URANIUM prices are poised for some much- needed support after the Japanese Government today formally confirmed the restart of two nuclear reactors, signalling a broader resumption of the industry that has been shut down since the Fukushima disaster last March.
Japan has 54 reactors, accounting for one-third of the country's power needs. Given this, a restart was almost inevitable despite the radiation leakage from the Fukushima reactors rendering large tracts of land off-limits, accdoridng to The Australian.
The nuclear industry remains deeply unpopular there, which is not surprising given that many Japanese fear that their families were irradiated. Wisely sharing the blame, Prime Minister Yoshihiko Noda said that cabinet reached today's decision after getting consent from the governor of the prefecture covering the town of Ohi (where the two Kansai Electric reactors are located).
According to government estimates reported in The Wall Street Journal, Japan's economy could shrink by as much as 5 per cent by 2030 if the reactors aren't turned back on.
Foster Stockbroking reckons that re-starting all 54 reactors would push up total global uranium demand by 30 million pounds, or 17 per cent.
“We are already witnessing early signs of this with the long-term uranium prices increasing last month by 2.5 per cent (to $US62.5/lb), the first increase in long-term prices since January 2011,” Foster says.
The firm believes that with global output of 150 million pounds against demand of 180 million pounds, the market is already in deficit by 30 million pounds.
The firm expects this shortfall to become even more acute after a US-Russian “megatons to megawatts'' agreement - by which the US buys 24 million pounds of former Russian weapons uranium a year - ends in 2014.
“This should bode well for the existing producers, which should benefit from a rising uranium price, as developers which should see interest return in the sector”, Fosters says.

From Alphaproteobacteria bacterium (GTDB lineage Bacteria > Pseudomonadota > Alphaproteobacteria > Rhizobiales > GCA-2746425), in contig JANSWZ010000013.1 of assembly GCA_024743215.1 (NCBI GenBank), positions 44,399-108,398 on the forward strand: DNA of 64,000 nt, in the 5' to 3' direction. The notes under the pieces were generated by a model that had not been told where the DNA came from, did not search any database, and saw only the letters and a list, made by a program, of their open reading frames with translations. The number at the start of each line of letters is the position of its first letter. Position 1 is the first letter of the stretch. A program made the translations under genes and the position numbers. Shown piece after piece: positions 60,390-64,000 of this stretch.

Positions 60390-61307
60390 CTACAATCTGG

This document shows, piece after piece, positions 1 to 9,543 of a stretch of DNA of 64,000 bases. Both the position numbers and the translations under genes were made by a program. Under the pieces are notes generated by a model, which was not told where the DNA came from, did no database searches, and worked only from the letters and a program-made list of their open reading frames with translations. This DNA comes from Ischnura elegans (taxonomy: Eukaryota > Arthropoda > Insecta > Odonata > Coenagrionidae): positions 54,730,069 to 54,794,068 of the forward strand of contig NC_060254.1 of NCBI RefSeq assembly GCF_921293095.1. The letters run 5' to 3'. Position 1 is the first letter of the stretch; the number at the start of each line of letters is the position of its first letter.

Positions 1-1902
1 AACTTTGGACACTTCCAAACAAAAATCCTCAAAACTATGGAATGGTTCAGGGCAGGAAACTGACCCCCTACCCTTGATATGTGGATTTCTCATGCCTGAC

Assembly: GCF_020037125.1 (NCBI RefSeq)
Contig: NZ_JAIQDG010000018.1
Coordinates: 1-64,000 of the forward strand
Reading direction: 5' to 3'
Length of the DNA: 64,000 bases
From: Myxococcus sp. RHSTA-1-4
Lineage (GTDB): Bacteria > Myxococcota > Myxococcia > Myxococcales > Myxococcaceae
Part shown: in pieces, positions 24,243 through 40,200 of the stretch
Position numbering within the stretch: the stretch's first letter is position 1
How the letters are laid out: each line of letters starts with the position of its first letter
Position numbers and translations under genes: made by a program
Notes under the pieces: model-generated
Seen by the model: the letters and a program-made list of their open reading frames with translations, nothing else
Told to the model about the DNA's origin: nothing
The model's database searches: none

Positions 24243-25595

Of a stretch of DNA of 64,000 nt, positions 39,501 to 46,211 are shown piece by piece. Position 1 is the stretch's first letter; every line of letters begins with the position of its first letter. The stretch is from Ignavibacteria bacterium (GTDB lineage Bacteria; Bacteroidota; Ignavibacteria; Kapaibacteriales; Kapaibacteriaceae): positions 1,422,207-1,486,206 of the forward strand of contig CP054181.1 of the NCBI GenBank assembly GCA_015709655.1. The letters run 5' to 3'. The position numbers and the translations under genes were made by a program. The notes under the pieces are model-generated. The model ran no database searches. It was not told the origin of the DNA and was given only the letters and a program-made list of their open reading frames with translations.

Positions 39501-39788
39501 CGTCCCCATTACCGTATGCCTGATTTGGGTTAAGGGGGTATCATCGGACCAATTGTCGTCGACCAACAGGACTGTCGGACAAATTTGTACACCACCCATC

Shares in the pure-play Paladin Energy (PDN, $1.26) shares enjoyed some support yesterday, but continue to wallow near record lows on concerns about short-term funding options.
As the only independent-listed uranium play globally, the operator of two African uranium mines has to be seen as a takeover target.
“The most obvious suitor would be uranium giant Cameco who recently filed a prospectus to raise $US1 billion (despite a healthy balance sheet of $US1.3 billion) signalling it could be on the acquisition path,” Foster says.
While Paladin doesn't supply uranium directly to Japan, it will at least benefit from any emerging sentiment.
Our past speculative buy calls on Paladin have been sadly awry, but that merely heightens the probability of us getting it right one day so we'll maintain the call.
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2009 We made a profit of 23.89%
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The 2011 Annual Report by be accessed via this link.
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